Growing up, I listened to a number of stories told by my elders around the proverbial kitchen table. I think the same is true of most families. And, during story-telling, there would occasionally be a “what were you doing when” moment. A time in history that everyone remembered exactly where they stood and what they were doing when they heard the news. A cultural touch point, if you will. For my parents, it was always the assassination of Kennedy.
For years, I wondered about my generation’s cultural touch point. What story would I tell my children? At first, it seemed to be the Challenger explosion (like many other school-aged children, watching on a TV wheeled into our classroom), or when the first President Bush declared war against Iraq (listening to NPR in the Big Boy parking lot), or perhaps Princess Diana’s death (reading English lit homework in my bedroom).
Of course, all of those moments are wiped away.
Ten years ago, on September 10, I took a late flight from Chicago to Detroit. The plan was simple: I had the tasting for my wedding on September 11 and would fly home that same evening. In and out with the menu for my big day checked off the old to do list.
I woke up that morning to the sound of the phone ringing. My mother was calling from work, telling me to turn on the TV. Like many Americans, I sat transfixed by the unfolding events, the early confusion and speculation, the endless words streaming at the bottom of my screen. (The news crawl, as it is now known, came out of 9/11 coverage.)
And, then I called my wedding venue. Yes, of course your tasting is still on. In fact, we have a wine event as well. My mother and I dutifully went. They set up our table on the second floor of an atrium—the wine tasting below us. Five people showed up for that event. There was complete silence from below. Occasionally, we could hear the clink of a glass, but there were no murmurs, no sound of the staff talking. The only noise from our floor was the intermittent crying of our server each time she brought out a dish. She would then apologize, and my mom and I would look up, attempt to choke down the food, and weakly smile. We tried to talk about the dishes and the wedding, but it just seemed awkward.
Because all flights were cancelled, my parents drove me to Kalamazoo (the roughly halfway point between Detroit and Chicago). After dinner at the Steak ‘n’ Shake on Westnedge, Paul and I drove back to Chicago.
This is the story I will tell my son when he asks where I was on 9/11. Depending on how old he is, I might add the feeling of being a nation in mourning. The daze that everyone seemed to be in just after the attacks. How we couldn’t come up with words to describe what had happened. And, how it was only later that we started using the now clichéd terms—national tragedy and unspeakable horror.
I might talk about the empty hollowness in my chest that mimicked the emptiness of a sky without planes. Or the complete sadness and random crying of strangers on the street. I might speak to him about my own grandmother telling me that she wished she had died before she had to witness this act of madness.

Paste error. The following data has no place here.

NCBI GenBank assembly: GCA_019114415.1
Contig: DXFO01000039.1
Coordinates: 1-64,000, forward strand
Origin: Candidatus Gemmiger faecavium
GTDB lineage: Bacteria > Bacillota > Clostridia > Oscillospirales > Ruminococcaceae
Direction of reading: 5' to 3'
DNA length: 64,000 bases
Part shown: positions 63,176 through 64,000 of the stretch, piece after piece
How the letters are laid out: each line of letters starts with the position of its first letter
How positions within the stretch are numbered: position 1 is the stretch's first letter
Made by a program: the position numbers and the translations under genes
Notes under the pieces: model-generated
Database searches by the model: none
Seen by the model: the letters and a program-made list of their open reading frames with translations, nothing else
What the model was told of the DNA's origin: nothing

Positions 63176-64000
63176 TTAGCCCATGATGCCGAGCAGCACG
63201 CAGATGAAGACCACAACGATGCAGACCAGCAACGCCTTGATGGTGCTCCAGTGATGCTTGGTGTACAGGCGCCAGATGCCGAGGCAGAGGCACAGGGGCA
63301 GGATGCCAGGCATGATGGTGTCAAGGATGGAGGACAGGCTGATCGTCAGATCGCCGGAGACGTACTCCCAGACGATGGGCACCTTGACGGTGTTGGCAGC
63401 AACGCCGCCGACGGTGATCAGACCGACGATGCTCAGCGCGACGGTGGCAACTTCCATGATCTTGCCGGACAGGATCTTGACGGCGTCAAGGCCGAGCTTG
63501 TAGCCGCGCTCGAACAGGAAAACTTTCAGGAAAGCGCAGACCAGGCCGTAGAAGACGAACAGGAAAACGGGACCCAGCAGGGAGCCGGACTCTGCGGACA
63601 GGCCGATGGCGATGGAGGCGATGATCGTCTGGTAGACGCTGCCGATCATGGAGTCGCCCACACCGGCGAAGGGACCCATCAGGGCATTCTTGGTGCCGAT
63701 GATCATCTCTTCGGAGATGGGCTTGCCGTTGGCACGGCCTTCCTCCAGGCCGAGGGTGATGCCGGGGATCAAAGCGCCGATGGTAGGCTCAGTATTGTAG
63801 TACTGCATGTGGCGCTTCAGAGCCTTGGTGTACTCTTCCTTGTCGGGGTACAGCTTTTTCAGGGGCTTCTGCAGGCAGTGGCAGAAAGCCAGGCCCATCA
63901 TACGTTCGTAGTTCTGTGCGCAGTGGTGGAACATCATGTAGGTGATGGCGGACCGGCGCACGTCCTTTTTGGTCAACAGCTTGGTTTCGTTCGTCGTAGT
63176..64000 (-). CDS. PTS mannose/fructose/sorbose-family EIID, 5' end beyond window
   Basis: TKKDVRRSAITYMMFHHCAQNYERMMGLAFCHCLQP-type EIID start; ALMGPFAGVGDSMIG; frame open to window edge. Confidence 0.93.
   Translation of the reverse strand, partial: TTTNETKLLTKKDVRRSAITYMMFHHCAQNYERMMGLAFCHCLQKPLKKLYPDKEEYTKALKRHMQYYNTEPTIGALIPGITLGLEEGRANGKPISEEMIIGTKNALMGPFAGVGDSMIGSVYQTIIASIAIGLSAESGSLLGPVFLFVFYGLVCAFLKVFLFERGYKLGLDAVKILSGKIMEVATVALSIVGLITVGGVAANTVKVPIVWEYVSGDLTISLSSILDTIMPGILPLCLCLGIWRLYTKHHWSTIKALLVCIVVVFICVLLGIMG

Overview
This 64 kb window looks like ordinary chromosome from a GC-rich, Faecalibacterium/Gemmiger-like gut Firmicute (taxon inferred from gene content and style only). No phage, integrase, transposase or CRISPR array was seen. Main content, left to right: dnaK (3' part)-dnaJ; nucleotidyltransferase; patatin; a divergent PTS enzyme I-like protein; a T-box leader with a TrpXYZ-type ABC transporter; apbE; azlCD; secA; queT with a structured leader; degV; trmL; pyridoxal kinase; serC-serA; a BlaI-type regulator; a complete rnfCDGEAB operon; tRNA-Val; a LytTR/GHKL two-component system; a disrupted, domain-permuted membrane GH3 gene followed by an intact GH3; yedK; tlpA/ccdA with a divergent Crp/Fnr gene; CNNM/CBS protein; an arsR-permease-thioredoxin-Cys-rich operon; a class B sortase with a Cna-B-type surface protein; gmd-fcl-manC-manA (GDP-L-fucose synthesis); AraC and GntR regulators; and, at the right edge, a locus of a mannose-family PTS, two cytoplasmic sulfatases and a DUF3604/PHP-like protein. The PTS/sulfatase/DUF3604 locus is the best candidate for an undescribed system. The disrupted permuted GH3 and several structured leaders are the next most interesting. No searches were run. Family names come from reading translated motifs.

This is what he will hear when our family starts telling him stories around the kitchen table. For him, 9/11 is history. He will only ever know a world where you need a valid ID and a complete physical inspection in order to board a plane. He will only ever know a world where people are suspicious and guarded before they are open and accepting. But, then again, I have only ever known a world where a man on a grassy knoll was able to shoot a president. And, my parents and I have only ever known a world where it was possible for the majority of the planet to be at war with each other.
So, I begin to wonder about my son’s cultural touch point. Can there be something more appalling or gruesome? I’m sure my grandparents had similar thoughts at the close of World War II. Or could his moment in history be something amazing? Will he be able to tell his children about where he was when he heard that we had cured cancer? Or what he was doing when we declared the end of poverty? If they ask about war, could my son possibly say, “You’ll have to ask your grandparents. I don’t really remember what war was like.”
Am I naïve enough to think that these things will happen in his lifetime? No. In fact, I don’t even think it’s likely that they will happen in my grandchildren’s lifetime. But, I am jaded and cynical. I spent a sunny Tuesday morning watching lunatics fly jumbo jets into skyscrapers. That is bound to change your worldview.
On the other hand, I have only ever known a world where transatlantic flights are routine. And, where we put men on the moon. I have only ever remembered a world where I wouldn’t get smallpox and it is incredibly unlikely that I will contract polio. So, as I look at my son—eyes wide in wonder at the smallest thing—I can’t help but have a small bit of hope that there are better days ahead. That his “what were you doing when” moment will be one of joy instead of profound sorrow.